If you’re anything like me, you’ve definitely got an ear to the ground for the inevitable leaks that’ll come from the government ahead of Boris’ big speech on Monday.
And as things start to ease, there’ll definitely be challenges for employers.
There’s one particular challenge we’re already getting a lot of questions about:
“If staff prefer to work from home, can I ask them to return after lockdown?”
The answer is a pretty unequivocal “yes”.
As ‘working from home’ was always a temporary arrangement for most employees, you’re well within your rights to ask them to return to their usual way of working.
If they do want to continue from home, then the onus is on them to make a “flexible working request”; something that all staff with 26 weeks + service can do.
Then you’ll need to go through a process of evaluating whether they could work from home, perhaps looking a ‘meet in the middle’ compromise.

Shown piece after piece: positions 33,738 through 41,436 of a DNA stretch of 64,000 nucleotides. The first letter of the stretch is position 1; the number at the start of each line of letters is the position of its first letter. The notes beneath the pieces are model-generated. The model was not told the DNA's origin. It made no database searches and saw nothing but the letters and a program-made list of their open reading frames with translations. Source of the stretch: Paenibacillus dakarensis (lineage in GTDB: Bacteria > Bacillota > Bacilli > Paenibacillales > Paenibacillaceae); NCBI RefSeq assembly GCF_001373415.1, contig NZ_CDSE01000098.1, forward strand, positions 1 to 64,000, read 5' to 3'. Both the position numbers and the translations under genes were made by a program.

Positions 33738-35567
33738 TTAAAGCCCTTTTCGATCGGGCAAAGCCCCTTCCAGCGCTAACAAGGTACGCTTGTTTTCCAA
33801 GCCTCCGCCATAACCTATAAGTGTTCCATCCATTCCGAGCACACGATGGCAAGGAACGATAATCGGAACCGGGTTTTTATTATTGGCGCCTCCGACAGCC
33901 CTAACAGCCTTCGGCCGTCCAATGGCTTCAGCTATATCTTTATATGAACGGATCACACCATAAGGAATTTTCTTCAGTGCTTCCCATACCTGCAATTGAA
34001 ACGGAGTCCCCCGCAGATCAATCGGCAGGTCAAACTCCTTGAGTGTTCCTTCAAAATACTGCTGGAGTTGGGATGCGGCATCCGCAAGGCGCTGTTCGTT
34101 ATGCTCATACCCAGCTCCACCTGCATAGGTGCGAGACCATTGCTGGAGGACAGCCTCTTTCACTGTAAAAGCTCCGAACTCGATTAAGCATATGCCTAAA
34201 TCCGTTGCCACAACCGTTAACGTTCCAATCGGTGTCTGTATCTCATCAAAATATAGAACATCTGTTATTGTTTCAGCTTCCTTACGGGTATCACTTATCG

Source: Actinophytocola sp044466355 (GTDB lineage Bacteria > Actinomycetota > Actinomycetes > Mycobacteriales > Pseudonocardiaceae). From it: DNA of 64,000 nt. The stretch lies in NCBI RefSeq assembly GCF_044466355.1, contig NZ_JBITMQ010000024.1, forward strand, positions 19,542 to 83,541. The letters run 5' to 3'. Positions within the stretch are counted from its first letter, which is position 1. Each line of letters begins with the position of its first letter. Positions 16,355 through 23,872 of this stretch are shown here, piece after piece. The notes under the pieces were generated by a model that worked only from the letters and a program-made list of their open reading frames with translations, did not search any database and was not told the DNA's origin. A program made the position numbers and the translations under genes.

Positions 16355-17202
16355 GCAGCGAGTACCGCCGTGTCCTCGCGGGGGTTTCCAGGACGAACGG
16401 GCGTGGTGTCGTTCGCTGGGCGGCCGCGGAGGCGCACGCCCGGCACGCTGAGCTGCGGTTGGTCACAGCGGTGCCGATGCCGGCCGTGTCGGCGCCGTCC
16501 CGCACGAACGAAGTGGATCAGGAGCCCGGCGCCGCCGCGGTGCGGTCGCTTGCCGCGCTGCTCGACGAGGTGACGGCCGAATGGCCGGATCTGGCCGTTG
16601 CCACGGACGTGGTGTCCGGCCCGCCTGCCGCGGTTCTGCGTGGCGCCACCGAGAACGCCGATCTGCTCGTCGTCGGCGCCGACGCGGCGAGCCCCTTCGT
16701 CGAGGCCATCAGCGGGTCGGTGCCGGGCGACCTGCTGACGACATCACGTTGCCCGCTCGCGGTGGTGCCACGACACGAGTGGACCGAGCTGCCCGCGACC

For some employers, this could work well – lots of business owners have re-assessed their office space and come to the conclusion it can be reduced (or even eliminated) by having their team work from home – but you don’t have to go down that route.
What about the vaccine?
Some of the questions we had in were complicated by the fact that some employees are reticent to get the vaccine, and as a result, want to continue working from home.
As we discussed last week, you CAN’T make employees get the vaccine.
You do have to make sure that your workplace meets the social distancing and personal protective equipment requirements set by the government, and you will need to carry out a thorough risk assessment and implement all reasonable safety measures.
As long as you’ve done that, and communicated it to them fully, then you CAN insist that they come back in, even if they feel they are at risk because they refused the vaccine.
If they still refuse to come in, you can put them onto unpaid leave and invite them to a disciplinary for unauthorised absence and refusing a reasonable management instruction.
Coming out of lockdown is going to be unusual for many of us, even if we are desperate to go back to “normal”, so try to err on the side of empathy in your communications, rather than going in heavy-handed from day one.
Encourage staff to talk to you about any concerns they have, and try to resolve them together.
And of course, if you need any help, you know where we are.